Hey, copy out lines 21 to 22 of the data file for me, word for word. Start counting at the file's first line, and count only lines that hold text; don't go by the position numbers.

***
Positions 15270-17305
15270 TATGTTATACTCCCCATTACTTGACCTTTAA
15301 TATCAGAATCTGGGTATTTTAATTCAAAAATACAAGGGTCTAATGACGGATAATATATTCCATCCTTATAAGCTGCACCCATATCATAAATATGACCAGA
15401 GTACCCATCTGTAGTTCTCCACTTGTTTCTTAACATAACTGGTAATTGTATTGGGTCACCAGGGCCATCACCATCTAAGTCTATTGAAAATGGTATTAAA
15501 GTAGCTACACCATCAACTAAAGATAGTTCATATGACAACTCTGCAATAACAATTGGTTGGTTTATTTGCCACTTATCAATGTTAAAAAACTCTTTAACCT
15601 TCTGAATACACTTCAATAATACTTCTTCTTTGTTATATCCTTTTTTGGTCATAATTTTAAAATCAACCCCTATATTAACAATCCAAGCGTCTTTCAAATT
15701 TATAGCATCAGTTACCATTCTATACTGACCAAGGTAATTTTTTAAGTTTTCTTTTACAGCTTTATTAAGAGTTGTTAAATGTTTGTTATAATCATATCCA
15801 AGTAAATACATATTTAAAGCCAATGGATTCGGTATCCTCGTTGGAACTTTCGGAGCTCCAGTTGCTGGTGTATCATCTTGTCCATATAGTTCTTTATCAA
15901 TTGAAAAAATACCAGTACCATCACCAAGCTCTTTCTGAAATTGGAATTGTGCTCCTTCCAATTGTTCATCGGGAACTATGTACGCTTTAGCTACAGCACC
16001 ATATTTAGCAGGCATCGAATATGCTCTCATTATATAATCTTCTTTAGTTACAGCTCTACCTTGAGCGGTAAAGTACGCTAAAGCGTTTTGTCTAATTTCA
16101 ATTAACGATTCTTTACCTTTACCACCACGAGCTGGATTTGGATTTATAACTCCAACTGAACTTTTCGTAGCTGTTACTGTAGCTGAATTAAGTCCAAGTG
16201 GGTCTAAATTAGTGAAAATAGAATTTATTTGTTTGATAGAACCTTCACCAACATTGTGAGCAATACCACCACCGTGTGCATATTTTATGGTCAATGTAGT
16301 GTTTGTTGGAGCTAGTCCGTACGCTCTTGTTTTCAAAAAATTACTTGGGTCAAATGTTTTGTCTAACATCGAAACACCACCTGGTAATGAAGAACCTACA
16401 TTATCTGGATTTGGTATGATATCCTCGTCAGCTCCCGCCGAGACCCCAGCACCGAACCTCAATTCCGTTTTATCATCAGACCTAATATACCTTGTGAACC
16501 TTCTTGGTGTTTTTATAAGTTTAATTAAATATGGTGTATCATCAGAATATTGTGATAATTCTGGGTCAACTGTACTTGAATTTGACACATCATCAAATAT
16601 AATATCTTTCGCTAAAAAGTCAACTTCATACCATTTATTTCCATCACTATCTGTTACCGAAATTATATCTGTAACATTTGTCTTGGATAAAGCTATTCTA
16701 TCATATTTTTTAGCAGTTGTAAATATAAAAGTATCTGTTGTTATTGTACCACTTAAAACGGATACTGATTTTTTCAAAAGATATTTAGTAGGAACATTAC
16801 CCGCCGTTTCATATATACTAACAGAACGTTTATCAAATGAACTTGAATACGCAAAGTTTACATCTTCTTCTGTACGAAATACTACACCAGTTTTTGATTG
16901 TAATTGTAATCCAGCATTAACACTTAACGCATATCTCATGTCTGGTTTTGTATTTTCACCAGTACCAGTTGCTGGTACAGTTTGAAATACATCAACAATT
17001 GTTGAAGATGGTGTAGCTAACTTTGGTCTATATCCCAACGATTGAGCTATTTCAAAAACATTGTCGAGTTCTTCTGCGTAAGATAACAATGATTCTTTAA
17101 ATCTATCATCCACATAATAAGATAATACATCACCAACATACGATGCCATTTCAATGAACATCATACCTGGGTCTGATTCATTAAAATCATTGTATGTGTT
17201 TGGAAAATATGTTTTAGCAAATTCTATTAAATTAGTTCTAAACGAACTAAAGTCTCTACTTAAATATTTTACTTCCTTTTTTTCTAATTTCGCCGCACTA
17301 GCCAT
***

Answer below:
17101 ATCTATCATCCACATAATAAGATAATACATCACCAACATACGATGCCATTTCAATGAACATCATACCTGGGTCTGATTCATTAAAATCATTGTATGTGTT
17201 TGGAAAATATGTTTTAGCAAATTCTATTAAATTAGTTCTAAACGAACTAAAGTCTCTACTTAAATATTTTACTTCCTTTTTTTCTAATTTCGCCGCACTA